Well, there's certainly a lot going on in the world these days, and it's been a long time since I've been blogging. It's election day today in the States, meaning that for once, local politics is on my mind.
Today the student government body I serve in started discussing our student union's legislative program, that is, what guides our lobbyist. I can't help but reflect on the fact that most of the issues we'd like to see addressed in the coming months and years will not be, as a result of the fact that our state Legislature is so constrained by citizen initiatives and the general hatred of taxation that has evolved in this state despite our social liberality. We can't retain top faculty and remain in the first tier without either more state funding, a radically altered tuition model or both.
That said, I'd be happy to make the pitch for a different tuition model. There's a lot of sentiment against what people are calling the "Robin Hood" model, i.e. an explicitly different level of tuition depending on income, the "sliding scale." I don't advocate that, but I do advocate a moderately higher level of tuition in keeping with other institutions of our caliber across the country, and a corresponding increase in grants and scholarships (and secondarily, loans) in order to allow lower-income students to continue attending the university. I'm also pro-affirmative action (on a primarily economic basis) and, though racial affirmative action is prohibited in our state, I agree with race being a factor in admissions.
Opposing the low-tuition model is unpopular, but realistically is the only way to go. In addition to the revenues, higher tuition levels create a greater incentive to graduate earlier, further relieving the pressure on our University's limited resources. It's worth noting too that there's greater incentive to do well, the more you're paying for an education.
Citizen initiatives are stupid
This brings me to the "citizen initiatives are stupid" opinion I've held for a long time. Simply put, information costs mean that most citizens don't consider all aspects of an issue. A guy I live with today commented to me something along the lines of "we should elect people to read about these issues for us and vote on them." I noted that, theoretically, such people are referred to in our state constitution as the Legislature.
Now, there could certainly be changes to the Legislature; but honestly, I believe the problems with the state legislature are problems common in the American system across the country, and I seriously doubt a switch to a proportional-representation parliamentary system is at hand. (I do, however, advocate radically reducing the number of elected positions in order to minimize information costs and allow citizens to focus on gathering information for major races.)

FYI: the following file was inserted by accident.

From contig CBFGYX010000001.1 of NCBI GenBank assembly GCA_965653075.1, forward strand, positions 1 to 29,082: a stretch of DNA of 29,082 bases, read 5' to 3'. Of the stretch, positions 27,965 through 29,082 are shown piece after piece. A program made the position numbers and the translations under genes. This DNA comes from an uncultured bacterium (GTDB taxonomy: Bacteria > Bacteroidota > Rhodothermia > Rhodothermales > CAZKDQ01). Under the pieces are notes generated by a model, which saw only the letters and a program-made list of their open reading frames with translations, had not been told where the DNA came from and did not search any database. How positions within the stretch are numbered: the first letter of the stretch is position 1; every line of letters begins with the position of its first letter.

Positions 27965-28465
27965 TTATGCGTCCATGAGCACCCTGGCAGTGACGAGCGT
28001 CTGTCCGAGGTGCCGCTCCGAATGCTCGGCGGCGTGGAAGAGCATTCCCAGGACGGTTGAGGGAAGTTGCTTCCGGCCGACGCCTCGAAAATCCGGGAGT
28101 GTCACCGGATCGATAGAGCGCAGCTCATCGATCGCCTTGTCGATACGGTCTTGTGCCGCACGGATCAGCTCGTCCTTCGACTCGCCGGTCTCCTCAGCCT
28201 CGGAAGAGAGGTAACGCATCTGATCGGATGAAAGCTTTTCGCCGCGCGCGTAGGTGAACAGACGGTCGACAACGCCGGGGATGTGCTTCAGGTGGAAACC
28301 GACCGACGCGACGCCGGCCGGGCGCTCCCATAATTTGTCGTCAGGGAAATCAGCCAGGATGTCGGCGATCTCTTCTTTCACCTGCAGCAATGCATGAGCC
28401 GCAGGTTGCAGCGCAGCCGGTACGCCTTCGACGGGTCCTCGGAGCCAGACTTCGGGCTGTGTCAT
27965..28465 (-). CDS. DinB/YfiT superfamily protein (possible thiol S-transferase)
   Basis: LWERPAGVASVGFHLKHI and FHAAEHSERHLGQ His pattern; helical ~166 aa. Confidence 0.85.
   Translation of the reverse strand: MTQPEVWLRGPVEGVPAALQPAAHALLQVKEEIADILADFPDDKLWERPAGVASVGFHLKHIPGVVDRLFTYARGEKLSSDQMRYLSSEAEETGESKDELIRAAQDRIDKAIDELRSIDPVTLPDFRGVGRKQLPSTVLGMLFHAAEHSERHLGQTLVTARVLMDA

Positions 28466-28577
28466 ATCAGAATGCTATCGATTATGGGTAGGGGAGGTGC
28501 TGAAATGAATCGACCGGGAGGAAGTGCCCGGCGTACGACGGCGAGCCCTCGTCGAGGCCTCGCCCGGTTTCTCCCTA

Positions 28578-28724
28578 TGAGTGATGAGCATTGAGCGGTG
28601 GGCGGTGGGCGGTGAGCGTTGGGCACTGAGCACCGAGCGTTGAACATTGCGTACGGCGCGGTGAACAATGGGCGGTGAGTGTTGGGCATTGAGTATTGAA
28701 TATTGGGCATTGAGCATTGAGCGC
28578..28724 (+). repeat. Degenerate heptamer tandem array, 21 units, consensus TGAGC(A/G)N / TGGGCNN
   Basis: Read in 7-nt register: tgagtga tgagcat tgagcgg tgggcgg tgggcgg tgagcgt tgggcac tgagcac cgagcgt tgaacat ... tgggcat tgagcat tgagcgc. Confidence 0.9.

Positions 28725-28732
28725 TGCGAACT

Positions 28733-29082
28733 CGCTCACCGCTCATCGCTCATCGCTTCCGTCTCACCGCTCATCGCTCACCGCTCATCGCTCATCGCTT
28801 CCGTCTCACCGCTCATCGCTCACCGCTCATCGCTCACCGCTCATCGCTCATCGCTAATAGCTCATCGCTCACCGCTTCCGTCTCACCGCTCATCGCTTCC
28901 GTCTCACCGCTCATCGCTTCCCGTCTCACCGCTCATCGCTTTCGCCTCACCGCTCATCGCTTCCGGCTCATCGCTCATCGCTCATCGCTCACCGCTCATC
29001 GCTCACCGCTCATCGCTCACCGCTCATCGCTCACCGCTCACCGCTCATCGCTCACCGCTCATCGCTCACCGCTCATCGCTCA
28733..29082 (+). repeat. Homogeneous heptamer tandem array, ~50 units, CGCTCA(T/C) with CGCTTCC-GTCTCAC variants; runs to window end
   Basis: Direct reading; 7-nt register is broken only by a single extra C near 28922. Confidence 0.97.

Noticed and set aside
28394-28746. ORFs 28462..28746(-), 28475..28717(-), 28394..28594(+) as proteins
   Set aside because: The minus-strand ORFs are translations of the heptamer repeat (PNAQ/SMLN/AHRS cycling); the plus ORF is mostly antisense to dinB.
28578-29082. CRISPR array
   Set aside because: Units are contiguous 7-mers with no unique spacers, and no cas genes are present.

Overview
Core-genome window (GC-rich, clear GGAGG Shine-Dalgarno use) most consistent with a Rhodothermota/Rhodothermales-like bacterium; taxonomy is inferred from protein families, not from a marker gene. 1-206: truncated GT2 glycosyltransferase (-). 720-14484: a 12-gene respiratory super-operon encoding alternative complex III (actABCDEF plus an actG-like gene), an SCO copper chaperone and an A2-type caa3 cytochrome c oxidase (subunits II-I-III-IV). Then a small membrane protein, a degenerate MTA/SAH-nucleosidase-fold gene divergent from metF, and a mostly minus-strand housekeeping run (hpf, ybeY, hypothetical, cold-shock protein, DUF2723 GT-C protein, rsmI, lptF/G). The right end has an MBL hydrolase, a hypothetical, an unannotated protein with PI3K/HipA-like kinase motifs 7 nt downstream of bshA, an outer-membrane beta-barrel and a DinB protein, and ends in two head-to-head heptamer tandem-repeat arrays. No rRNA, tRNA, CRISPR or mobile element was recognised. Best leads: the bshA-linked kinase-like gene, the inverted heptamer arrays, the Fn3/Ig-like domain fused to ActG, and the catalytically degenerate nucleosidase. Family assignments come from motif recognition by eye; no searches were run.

But the major point I'm getting at here is that citizen initiatives (and citizen-initiated referendums) are ridiculous. Whoever can afford to bankroll an initiative can get it on the ballot, and great sums of money are spent on convincing the public of some point they can only consider in isolation. When considering a new tax, the public doesn't have the scope of the entire state budget to look at and realize what rejecting the tax will do, in terms of further tying the Legislature's hands and leading to painful cuts in social spending (and no new transportation projects that are desperately needed). It's worth noting that California's crisis was worsened by the fact that about two-thirds of their state budget is specifically dedicated from individual taxes, and cannot be changed by the state Legislature.
The Legislature are the ones who know what the hell is going on. Let them do their jobs.
There's plenty going on today, as always; the Mar del Plata summit ended in disaccord as everyone knew it would; Liberia is electing its (hopefully) postconflict president; France is dealing with an eleventh night of civil unrest; Martin's government in Canada is facing a possible downfall in a few days.
Now the French are hypocrites and also in denial, and (of course) discriminate against their minorities (but who doesn't?). One might note, however, that the anger of minorities against the French government might suggest that pretending that cultural differences don't exist might not be a particularly sane strategy.
In Israel, meanwhile, both parties are in turmoil; Channel One reported that Arik has decided to definitively break from Likud, though that's being denied; meanwhile Labor is due to elect a new leader, choosing between Peres and Amir Peretz. Honestly, it seems like Labor is choosing between being Yachad (Social Democratic Israel) and being Shinui.
At this point, Ha'avoda brings nothing new to the table. But should this be surprising? In the first decades of the Jewish state, Mapai was the party that represented the state, in general, winning ridiculous majorities (which were fated to end as immigration continued, and more cleavages opened in society). Splinter groups continued to break from Mapai, until nothing was left except that core which still tried to reach the "consensus." But there was and is no more consensus, all the ideological groups have split from Labor, and the remaining core is a little group which, under Peres, tries to satisfy everyone and pleases nobody.
Honestly it probably doesn't matter who wins this election. In the short term, Labor's best chance for electoral success probably lies with Amir Peretz. At least he's not guaranteed to bring Labor even further down, though he very well might. But then, what would be the difference between Labor and Beilin's party?